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He does not know you. He does not know how well you work. He would have to give the money to you, who comes with unknown background, rather than to a student from his course who he knows is capable.

Now, why would he do this? Interns are often (not always, of course) a time sink. If he accepts you for the internship, then do avoid trying to create a funding sink, when it is clear that he does not intend this to happen.

If he already said "No" on funding, do not push the matter. It will look rude, no matter which words you use.

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Never work for free, unless its for a charity or a noble cause.

"... but has stated that since he barely knows me and it is the first time I will be working under him, he will not provide any financial support"

This is clearly a red flag. Look for some other internship or better not do anything than accepting this offer.

Had he stated that he did not have money to fund, then it would be a different scenario, but still I would say not work for free, but you could ask him to support you with a recommendation letter for a possible external funding source that you had identified. Anyway this is not the case, so my advice is , do not accept this offer.

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    It is not working for free, but for education and points for CV. A university internship is a give and take, and rarely do the professors get something substantial out of it, in the best case, a potentially interesting candidate for the future. I remember many years ago a bunch of interns in an institution on a 2-month program; the hosts were surprised that one of them ended up developing a nontrivial and actually useful piece of software. The others were effectively just hanging around, trying out stuff (no, they were not lazy or weak, but the knowledge offset to be productive was high). Commented Jan 26, 2019 at 15:01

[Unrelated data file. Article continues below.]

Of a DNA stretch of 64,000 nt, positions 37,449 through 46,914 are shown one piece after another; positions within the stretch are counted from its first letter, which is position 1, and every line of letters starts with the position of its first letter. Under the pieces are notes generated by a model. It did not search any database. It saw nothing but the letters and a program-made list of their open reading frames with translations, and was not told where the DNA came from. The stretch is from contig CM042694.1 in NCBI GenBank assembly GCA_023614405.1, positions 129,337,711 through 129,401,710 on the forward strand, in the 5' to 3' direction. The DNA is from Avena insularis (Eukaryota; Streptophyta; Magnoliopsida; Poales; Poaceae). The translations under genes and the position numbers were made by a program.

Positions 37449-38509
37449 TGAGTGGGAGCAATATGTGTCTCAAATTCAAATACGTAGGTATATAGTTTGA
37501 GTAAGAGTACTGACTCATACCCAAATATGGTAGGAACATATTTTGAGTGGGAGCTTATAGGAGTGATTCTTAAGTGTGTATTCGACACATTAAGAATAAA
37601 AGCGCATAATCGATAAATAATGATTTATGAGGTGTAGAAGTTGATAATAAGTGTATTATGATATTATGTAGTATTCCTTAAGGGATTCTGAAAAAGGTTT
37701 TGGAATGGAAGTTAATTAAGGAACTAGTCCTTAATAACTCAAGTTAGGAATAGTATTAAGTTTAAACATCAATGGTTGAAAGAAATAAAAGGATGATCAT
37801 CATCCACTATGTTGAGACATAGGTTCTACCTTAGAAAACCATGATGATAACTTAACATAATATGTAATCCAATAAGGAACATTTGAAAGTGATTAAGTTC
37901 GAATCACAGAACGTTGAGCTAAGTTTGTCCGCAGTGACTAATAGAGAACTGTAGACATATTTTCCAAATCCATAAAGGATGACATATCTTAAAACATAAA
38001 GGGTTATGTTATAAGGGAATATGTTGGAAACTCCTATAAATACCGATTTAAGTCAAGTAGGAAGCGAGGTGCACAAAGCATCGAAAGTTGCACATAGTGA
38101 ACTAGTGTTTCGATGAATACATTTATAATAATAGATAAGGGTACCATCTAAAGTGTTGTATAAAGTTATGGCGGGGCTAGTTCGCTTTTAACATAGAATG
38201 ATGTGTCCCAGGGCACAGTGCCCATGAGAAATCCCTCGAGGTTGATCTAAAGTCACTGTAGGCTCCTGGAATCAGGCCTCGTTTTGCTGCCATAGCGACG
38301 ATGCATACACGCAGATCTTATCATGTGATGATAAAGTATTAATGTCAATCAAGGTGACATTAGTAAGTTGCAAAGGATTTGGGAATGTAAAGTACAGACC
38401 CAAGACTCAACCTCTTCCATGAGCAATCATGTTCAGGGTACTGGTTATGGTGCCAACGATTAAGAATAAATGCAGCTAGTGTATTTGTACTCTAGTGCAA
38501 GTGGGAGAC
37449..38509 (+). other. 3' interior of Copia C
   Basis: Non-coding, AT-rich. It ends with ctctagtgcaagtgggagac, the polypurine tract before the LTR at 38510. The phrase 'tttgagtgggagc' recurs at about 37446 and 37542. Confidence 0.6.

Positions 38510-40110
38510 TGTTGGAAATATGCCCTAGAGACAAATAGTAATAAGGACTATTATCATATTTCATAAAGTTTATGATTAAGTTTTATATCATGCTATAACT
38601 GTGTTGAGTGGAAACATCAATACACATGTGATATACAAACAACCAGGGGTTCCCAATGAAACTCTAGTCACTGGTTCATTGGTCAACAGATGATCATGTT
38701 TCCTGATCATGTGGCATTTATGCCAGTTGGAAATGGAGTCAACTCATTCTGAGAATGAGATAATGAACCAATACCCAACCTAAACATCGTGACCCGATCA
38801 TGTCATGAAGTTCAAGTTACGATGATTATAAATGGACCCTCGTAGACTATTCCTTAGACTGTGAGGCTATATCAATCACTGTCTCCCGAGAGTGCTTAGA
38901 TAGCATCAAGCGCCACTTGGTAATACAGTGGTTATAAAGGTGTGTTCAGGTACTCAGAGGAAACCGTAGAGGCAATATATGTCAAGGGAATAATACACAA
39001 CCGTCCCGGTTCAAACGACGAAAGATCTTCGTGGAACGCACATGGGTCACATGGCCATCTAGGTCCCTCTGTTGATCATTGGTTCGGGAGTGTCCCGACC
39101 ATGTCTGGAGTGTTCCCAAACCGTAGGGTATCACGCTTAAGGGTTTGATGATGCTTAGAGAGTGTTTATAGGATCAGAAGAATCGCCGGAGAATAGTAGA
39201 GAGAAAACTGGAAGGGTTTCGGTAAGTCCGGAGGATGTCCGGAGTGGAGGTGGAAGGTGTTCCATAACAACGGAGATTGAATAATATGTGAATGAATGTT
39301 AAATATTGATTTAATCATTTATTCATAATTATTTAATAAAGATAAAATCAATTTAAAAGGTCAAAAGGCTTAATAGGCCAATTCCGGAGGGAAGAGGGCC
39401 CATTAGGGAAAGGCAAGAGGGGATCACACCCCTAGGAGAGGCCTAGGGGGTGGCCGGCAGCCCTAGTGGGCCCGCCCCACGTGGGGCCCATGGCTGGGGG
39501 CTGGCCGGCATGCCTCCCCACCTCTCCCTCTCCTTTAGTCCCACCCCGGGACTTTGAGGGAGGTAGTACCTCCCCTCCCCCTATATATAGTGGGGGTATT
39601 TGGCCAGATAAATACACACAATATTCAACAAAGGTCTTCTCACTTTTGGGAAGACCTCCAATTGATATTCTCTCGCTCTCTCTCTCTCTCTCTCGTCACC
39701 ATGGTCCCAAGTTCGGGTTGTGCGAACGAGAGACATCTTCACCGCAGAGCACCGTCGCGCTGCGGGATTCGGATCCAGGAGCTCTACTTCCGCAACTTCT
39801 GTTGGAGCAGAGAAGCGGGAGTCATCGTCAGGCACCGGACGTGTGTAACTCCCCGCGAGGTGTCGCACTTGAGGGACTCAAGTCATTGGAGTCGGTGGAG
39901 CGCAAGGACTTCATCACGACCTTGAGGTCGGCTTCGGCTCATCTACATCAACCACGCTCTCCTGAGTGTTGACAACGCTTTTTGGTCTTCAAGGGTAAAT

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    @CaptainEmacs : Unless you are paid in cash, its free.
    – user102868
    Commented Jan 26, 2019 at 23:39
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    @CaptainEmacs If the internship is so pointless that the professor gets nothing out of it, then why should anyone care if it's on a CV then? That's a failure of interviews/screening processes (or if it takes so long to be productive, largely a waste of time), and shouldn't be an excuse for not adequately compensating for performed work.
    – hichris123
    Commented Jan 27, 2019 at 0:55
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    @user102868: unless the university gets more out of it than it puts in in terms of support, it's not work. This is the prof already agreeing to work for the student for free, and the student wants to prof to pay for the privilege! Commented Jan 27, 2019 at 9:47
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    @hichris123 The idea is that more time goes into the training than the prof actually saves, especially since he will probably more efficient doing them himself. But why wouldn't training be useful on a CV?
    – sgf
    Commented Jan 27, 2019 at 15:16